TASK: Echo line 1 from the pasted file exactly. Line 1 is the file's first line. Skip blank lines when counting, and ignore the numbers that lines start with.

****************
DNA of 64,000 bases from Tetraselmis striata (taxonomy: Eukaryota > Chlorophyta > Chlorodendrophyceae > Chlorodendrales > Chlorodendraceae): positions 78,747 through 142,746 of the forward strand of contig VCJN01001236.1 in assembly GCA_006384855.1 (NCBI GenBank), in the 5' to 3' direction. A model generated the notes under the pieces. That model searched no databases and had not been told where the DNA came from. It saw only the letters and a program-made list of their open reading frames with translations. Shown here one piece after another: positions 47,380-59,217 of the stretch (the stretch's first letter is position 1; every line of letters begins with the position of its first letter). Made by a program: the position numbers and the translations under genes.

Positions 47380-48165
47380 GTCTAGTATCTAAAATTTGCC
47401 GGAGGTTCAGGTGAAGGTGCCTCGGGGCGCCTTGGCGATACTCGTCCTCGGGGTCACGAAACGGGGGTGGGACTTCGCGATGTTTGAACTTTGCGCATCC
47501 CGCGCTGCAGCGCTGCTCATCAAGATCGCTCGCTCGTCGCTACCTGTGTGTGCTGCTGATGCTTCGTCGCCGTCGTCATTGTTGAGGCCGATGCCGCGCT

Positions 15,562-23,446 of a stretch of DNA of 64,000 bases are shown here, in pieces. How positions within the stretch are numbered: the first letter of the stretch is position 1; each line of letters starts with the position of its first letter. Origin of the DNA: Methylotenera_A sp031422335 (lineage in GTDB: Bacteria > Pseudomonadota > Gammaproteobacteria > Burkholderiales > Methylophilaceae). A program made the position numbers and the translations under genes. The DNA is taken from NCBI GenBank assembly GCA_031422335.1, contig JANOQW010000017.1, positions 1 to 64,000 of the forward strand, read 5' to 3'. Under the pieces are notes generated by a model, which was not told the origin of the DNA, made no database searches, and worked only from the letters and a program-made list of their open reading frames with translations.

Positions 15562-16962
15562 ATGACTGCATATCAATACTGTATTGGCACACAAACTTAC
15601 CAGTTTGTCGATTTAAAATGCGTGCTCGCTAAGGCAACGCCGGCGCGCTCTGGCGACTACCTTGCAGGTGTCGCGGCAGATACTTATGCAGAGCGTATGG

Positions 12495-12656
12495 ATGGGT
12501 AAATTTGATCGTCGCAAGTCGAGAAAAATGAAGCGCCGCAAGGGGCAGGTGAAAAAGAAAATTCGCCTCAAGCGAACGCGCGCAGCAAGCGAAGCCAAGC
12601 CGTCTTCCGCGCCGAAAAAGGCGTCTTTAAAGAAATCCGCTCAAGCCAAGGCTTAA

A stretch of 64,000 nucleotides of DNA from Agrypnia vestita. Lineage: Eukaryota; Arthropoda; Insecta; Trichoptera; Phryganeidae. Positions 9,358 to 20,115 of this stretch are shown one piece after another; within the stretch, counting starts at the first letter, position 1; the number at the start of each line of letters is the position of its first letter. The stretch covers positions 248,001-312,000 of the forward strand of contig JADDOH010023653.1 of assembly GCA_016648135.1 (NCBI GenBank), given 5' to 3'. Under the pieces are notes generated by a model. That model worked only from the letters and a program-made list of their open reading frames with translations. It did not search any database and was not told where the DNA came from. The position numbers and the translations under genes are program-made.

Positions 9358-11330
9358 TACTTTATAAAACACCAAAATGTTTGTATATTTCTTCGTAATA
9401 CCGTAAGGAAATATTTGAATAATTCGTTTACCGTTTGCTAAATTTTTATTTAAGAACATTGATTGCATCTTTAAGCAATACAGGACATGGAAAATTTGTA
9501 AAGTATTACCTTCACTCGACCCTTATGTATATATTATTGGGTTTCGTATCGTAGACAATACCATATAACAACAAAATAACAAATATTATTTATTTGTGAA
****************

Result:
DNA of 64,000 bases from Tetraselmis striata (taxonomy: Eukaryota > Chlorophyta > Chlorodendrophyceae > Chlorodendrales > Chlorodendraceae): positions 78,747 through 142,746 of the forward strand of contig VCJN01001236.1 in assembly GCA_006384855.1 (NCBI GenBank), in the 5' to 3' direction. A model generated the notes under the pieces. That model searched no databases and had not been told where the DNA came from. It saw only the letters and a program-made list of their open reading frames with translations. Shown here one piece after another: positions 47,380-59,217 of the stretch (the stretch's first letter is position 1; every line of letters begins with the position of its first letter). Made by a program: the position numbers and the translations under genes.